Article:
No, I'm not qualified to compare their entire musical corpuses. Or to comment on music at all. Let's just look at each one's signature song, from a philosophical perspective.
In "Rocky Mountain High," John Denver wants to go off into the Rockies and "try to touch the sun," "walk in quiet solitude," etc. Now, as an introvert, I find this VERY appealing. And I like Nature. I do. And in fact, I really like the song. But on a closer listen, JD does not like people. He does not want people following him to the Rockies ... "more people, more scars upon the land." So, getting off by himself in the mountains, for John Denver, is SALVATION. "You might say he's born again. You might say he's found the key to every door." Granting that we all need a retreat and some beauty now and then, getting away from people as a permanent lifestyle is pretty dang self absorbed. Of COURSE most of our problems will vanish if we just get away from the dang PEOPLE!
... Meanwhile, in "Man In Black," Johnny Cash is going to tell us why he's always wearin' black, why we never see bright colors on his back. Turns out that he wears black for "the poor and beaten down." On a first listen, I must admit the content of this song simultaneously inspires and annoys me. As a middle-class person who is very susceptible to guilt trips, I question the populist assumption that a class war is raging and everyone is either a victim in it, or an aggressor. And, c'mon, Johnny, did you REALLY decide to wear black at first because you represent all oppressed people? Or was it because you like black and it looks better on stage?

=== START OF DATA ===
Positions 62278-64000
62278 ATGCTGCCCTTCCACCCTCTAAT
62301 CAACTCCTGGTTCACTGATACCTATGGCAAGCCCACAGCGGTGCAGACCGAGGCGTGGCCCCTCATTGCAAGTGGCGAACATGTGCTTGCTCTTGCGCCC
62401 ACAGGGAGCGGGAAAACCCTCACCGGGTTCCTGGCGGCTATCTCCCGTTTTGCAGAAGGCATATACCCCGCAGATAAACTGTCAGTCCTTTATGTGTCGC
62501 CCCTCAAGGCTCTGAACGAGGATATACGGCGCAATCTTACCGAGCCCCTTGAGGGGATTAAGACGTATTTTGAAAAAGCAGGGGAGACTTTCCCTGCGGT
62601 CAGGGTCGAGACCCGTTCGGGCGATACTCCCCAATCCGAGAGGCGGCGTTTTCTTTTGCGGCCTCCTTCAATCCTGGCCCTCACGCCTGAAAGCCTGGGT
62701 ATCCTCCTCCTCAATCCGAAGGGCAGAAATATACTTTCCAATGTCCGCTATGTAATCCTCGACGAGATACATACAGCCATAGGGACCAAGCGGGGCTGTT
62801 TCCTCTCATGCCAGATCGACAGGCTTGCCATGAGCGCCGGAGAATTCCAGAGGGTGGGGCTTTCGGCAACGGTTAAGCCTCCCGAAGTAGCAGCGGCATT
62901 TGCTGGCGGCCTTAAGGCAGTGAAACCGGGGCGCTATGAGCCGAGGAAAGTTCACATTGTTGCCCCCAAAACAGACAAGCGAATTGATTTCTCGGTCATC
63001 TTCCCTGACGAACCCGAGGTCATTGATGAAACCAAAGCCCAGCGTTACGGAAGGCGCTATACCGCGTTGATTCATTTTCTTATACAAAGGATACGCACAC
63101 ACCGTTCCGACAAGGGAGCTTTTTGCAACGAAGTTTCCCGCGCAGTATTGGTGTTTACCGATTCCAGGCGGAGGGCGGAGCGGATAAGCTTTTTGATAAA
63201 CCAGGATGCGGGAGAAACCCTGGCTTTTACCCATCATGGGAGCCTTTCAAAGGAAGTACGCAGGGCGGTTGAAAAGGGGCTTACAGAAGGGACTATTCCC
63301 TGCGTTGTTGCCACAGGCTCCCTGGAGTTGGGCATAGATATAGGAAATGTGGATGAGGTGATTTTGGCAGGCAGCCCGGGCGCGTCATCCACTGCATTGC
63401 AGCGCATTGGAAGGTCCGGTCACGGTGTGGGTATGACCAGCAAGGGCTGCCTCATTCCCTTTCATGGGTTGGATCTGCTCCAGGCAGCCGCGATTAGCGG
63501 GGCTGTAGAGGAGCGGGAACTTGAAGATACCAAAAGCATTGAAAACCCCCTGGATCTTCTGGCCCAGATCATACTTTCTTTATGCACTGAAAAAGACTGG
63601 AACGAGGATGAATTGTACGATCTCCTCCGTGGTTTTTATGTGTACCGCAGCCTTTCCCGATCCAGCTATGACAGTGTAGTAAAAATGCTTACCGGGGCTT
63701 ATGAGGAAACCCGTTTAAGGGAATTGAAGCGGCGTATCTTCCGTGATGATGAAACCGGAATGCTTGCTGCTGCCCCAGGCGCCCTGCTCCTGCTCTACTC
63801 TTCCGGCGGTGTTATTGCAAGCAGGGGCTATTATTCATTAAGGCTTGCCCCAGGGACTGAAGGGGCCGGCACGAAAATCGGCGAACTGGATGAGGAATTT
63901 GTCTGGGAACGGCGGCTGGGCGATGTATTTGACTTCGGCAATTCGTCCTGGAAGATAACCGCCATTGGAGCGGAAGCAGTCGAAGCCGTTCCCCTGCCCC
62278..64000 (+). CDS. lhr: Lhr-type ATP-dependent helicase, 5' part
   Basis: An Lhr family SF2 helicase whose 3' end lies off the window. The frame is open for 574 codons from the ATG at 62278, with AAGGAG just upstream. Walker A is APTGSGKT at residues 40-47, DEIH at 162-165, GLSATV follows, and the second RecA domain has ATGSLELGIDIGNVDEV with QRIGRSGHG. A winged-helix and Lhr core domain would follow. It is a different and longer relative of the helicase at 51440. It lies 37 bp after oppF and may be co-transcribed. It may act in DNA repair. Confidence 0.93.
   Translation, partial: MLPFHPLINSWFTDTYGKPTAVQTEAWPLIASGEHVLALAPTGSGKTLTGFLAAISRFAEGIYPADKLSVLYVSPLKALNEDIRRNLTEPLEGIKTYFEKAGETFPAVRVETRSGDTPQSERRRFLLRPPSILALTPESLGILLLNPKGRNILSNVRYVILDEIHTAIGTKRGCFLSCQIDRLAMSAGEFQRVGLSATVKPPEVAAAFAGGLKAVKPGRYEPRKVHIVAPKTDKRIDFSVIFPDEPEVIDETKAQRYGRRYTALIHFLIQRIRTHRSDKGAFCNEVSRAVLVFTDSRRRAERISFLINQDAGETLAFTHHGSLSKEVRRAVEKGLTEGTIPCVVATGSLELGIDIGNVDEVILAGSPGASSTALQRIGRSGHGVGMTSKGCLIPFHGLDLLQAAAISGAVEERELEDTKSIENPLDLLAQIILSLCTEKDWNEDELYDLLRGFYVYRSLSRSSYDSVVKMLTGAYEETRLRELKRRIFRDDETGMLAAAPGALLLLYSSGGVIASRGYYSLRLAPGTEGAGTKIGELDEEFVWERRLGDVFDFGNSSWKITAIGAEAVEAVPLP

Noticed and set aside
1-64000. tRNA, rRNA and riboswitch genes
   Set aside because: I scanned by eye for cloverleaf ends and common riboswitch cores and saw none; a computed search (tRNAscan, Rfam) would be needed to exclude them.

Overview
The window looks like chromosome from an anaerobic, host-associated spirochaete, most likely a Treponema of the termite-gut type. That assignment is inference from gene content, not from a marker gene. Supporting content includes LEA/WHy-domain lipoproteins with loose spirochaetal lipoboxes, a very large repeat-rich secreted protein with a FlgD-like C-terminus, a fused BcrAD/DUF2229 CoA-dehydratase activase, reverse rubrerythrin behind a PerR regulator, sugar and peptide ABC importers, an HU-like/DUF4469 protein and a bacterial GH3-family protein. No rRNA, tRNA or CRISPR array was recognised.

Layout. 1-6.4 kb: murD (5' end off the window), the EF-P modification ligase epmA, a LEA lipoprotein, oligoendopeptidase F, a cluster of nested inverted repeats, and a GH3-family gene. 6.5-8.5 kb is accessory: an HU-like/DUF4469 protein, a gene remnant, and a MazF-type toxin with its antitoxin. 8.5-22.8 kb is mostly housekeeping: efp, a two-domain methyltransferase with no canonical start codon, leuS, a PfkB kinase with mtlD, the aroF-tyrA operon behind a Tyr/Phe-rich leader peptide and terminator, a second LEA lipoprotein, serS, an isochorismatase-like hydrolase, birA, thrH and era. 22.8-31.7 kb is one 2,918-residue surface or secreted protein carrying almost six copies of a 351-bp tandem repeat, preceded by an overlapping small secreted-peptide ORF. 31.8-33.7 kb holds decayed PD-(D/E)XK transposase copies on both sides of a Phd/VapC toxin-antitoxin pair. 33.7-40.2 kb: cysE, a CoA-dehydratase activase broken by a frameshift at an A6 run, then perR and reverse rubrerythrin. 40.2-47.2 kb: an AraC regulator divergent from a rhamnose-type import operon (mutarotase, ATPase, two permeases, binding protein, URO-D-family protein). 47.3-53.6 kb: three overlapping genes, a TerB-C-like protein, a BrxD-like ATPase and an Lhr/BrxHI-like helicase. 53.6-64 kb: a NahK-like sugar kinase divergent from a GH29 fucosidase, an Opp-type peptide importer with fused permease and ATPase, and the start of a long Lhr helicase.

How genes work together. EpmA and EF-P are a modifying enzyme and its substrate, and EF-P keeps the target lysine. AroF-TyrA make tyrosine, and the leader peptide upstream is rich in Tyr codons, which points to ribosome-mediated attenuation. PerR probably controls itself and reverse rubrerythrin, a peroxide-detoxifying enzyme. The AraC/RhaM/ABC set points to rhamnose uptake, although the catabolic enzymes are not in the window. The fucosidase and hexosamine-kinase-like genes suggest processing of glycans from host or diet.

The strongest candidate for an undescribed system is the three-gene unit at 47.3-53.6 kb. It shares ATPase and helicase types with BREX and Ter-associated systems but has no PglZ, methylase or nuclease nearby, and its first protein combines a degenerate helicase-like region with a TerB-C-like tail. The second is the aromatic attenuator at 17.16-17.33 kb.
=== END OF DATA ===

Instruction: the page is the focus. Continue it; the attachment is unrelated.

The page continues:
... But having said that, the attitude expressed by "Man In Black" is miles ahead of the one expressed by "Rocky Mountain High." Although I may find Johnny's populism kind of grandiose, it isn't a pose. It's sincere. Johnny really is very concerned about people who are struggling. He grew up poor, he really identified with prisoners. Above all, Johnny's signature song is about OTHER PEOPLE. Actual, other people. This is what gets him going ... the life-and-death struggles of other people. He sings about that with as much passion as John sings about ... himself, alone in nature. What more need we say?
The endless progression of Beast Quest series by Adam Blade
Sasquatch: Legend Meets Science by Jeff Meldrum
Meldrum reviews the evidence for a large hominid living in Northwest North America, from historical sightings and hoaxes, Native American traditional knowledge, footprint casts, and films, all the way to paleontological evidence of Gigantopithecus.